Outsourcing company Serco is to lose its contract to run the Caledonian Sleeper seven years early after failing to negotiate a new deal with the Scottish Government. The firm will stop running the cross-border service in June 2023.
Serco has attempted to re-negotiate a new contract to put the operation on "a more sustainable financial footing". However, the proposals were rejected by the Scottish Government. Transport minister Jenny Gilruth said Serco's proposals did not represent value for money to the public, but added that the
firm had "delivered well" and significantly improved the service over the last seven years.
"Work is under way to determine arrangements for the continued provision of Caledonian Sleeper rail services beyond 25 June 2023, and this will be updated to parliament once determined," she said.
The SNP said that the early end of the contract marked an opportunity for the Scottish Government to consider bringing the Sleeper into public hands, as it did with ScotRail earlier this year.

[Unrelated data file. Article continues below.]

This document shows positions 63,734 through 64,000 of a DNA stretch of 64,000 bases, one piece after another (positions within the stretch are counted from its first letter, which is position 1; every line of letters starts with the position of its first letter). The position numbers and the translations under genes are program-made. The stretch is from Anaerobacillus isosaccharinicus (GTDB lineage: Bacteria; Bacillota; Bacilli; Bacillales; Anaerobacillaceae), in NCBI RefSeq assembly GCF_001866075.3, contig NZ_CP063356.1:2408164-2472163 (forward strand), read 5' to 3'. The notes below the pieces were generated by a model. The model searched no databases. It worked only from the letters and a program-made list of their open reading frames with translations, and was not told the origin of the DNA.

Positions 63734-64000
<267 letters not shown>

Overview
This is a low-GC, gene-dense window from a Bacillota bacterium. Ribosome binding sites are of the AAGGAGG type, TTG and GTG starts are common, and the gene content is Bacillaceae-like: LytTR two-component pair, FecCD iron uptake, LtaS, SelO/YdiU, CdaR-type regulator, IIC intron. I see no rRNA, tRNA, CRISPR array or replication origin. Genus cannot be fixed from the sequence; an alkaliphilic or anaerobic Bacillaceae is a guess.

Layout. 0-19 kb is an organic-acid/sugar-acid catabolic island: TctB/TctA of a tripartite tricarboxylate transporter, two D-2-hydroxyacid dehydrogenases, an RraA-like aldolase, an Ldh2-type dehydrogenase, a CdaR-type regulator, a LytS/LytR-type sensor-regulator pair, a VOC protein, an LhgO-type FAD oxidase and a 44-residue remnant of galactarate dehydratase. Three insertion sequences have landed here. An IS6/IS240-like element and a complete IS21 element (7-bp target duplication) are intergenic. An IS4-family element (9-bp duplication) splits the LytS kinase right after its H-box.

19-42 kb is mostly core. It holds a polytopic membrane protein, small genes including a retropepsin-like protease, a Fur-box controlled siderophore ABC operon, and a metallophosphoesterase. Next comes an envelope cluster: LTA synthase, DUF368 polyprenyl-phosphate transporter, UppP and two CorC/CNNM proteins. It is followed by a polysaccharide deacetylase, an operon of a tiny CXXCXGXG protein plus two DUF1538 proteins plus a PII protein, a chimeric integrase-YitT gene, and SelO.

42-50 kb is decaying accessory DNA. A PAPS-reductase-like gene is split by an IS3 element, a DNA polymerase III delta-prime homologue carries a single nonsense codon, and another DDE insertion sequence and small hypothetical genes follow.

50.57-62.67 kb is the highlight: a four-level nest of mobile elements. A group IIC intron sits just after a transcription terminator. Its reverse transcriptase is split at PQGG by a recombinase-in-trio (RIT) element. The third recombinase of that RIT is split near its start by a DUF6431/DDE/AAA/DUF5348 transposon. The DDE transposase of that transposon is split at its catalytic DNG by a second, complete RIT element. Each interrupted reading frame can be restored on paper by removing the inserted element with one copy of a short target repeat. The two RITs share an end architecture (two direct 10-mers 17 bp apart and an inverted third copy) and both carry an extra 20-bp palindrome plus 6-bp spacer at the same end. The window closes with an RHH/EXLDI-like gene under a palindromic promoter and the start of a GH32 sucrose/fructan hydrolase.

The current 15-year franchise was awarded to Serco in a deal worth £800m. It had been due to run the service until 2030. In 2019, Serco unveiled a new £150m fleet of trains, with 75 new carriages now in service.
John Whitehurst, managing director of Serco's transport business, said it had inherited an "unreliable and outdated" fleet of carriages which dated back to the 1970s. "We are extremely proud that under our leadership and management we have introduced new rolling stock and other significant innovations that have completely transformed the service," he said.
There was a clause in the contract which allowed Serco to try and renegotiate the terms through a process known as rebasing.
However, Whitehurst said the two sides had been unable to reach an agreement.
"From Serco's point of view the service has been loss-making over the life of the contract and the proposals that we made to Transport Scotland were to put it on a more sustainable financial footing," he added.
The Caledonian Sleeper, which has been operating in various forms since 1873, runs overnight trains between Scotland and London.
There is a Lowlander route between London and Glasgow and Edinburgh, and a Highlander route to Aberdeen, Inverness and Fort William.
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